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  • Va Dod, David Cifu, Amy Bowles, Robin Hurley, Douglas Cooper, Michelle Peterson +34 others
  • 2009
The Department of Veterans Affairs (VA) and The Department of Defense (DoD) guidelines are based on the best information available at the time of publication. They are designed to provide information and assist in decision-making. They are not intended to define a standard of care and should not be construed as one. In addition, they should not be(More)
Explosive blast traumatic brain injury (TBI) is one of the more serious wounds suffered by United States service members injured in the current conflicts in Iraq and Afghanistan. Some military medical treatments for blast TBI that have been introduced successfully in the war theater include decompressive craniectomy, cerebral angiography, transcranial(More)
Explosive blast has been extensively used as a tactical weapon in Operation Iraqi Freedom (OIF) and more recently in Operation Enduring Freedom(OEF). The polytraumatic nature of blast injuries is evidence of their effectiveness,and brain injury is a frequent and debilitating form of this trauma. In-theater clinical observations of brain-injured casualties(More)
PURPOSE Up to 19% of veterans returning from the wars in Iraq and Afghanistan have a history of mild traumatic brain injury with 70% associated with blast exposure. Tragically, 20-50% of this group reports persistent symptoms, including memory loss. Unfortunately, routine clinical imaging is typically normal, making diagnosis and clinical management(More)
Pretreating rats 24 hr earlier with naloxonazine (10 mg/kg i.v.) virtually eliminates the analgesic response observed with morphine at 3.5 mg/kg (i.v.) and significantly reduces the elevation in tail-flick latencies seen with higher morphine doses. Full dose-response curves show a 4-fold shift to the right (P less than .001) following naloxonazine(More)
Mild traumatic brain injury resulting from exposure to an explosive blast is associated with significant neurobehavioral outcomes in soldiers. Little is known about the neuropathologic consequences of such an insult to the human brain. This study is an attempt to understand the effects of an explosive blast in a large animal gyrencephalic brain blast injury(More)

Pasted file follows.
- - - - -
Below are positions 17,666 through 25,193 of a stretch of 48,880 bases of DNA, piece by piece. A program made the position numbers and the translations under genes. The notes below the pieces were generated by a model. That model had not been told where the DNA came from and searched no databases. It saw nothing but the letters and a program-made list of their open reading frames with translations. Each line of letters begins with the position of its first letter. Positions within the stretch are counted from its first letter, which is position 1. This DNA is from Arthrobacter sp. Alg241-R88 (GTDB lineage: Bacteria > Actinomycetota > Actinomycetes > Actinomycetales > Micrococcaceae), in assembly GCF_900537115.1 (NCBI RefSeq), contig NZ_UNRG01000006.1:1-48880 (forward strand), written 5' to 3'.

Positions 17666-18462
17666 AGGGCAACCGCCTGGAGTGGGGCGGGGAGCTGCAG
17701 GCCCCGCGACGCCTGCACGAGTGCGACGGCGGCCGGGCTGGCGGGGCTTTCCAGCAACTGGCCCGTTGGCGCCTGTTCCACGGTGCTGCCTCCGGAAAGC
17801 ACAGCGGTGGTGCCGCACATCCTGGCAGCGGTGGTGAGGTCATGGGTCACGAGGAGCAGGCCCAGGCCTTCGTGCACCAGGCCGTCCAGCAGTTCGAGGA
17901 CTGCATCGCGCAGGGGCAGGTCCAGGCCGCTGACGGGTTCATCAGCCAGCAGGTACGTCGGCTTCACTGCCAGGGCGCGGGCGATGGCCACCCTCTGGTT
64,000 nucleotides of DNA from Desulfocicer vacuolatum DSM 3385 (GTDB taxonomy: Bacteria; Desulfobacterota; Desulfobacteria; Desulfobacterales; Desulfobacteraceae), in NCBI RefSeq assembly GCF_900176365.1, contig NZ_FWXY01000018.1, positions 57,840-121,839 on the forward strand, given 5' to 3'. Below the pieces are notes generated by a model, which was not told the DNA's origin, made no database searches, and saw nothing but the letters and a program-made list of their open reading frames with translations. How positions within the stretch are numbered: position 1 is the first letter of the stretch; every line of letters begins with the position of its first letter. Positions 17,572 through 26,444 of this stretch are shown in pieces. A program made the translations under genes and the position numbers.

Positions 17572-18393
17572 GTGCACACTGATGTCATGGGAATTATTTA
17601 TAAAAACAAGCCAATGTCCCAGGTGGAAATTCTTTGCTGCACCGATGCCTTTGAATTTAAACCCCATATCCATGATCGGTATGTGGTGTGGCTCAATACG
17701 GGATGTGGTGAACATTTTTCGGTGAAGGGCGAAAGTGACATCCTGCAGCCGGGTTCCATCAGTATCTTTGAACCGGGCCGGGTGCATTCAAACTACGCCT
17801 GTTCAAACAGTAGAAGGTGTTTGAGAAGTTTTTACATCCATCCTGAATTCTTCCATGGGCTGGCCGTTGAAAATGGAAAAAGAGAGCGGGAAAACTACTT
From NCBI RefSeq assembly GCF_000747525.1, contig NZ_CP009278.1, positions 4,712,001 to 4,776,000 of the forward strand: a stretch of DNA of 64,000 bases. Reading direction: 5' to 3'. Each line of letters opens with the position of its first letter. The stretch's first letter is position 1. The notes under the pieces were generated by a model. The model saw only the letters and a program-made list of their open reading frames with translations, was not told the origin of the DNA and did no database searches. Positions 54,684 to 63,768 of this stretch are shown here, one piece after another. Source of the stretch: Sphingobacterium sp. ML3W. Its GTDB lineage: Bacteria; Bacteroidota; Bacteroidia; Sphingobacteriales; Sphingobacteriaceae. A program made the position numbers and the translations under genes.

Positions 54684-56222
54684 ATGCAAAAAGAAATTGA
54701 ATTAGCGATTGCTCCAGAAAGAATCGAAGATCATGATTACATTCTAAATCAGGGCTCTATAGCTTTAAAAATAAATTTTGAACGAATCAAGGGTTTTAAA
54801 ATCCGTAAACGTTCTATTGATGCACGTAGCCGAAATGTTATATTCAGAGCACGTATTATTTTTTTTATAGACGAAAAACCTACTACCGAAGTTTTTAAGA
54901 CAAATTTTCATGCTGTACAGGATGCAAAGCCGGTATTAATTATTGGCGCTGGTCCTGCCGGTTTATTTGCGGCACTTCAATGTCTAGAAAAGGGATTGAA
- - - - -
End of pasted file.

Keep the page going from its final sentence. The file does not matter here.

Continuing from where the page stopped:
OBJECTIVE Blast-related neurotrauma is associated with the severest casualties from Operation Iraqi Freedom (OIF). A consequence of this is cerebral vasospasm. This study evaluated all inpatient neurosurgical consults related to battle injury from OIF. METHODS Evaluation of all admissions from OIF from April 2003 to October 2005 was performed on patients(More)
Cerebral edema (CE) is a frequent and potentially lethal consequence of various neurotraumas, including penetrating brain injury (PBI). Aquaporin-4 (AQP4) water channel is predominantly expressed by astrocytes and plays an important role in regulating water balance in the normal and injured brain. Using a rat model of PBI, we show that AQP4 immunoreactivity(More)
Naloxonazine is a relatively selective mu 1 affinity label in binding studies. Like naloxazone, naloxonazine has proven valuable in vivo in establishing a role for mu 1 sites in specific opiate actions. We now report a detailed characterization of naloxonazine's actions in mice and rats. Naloxonazine antagonized morphine analgesia for greater than 24 h(More)
Traumatic brain injury (TBI) due to explosive blast exposure is a leading combat casualty. It is also implicated as a key contributor to war related mental health diseases. A clinically important consequence of all types of TBI is a high risk for development of seizures and epilepsy. Seizures have been reported in patients who have suffered blast injuries(More)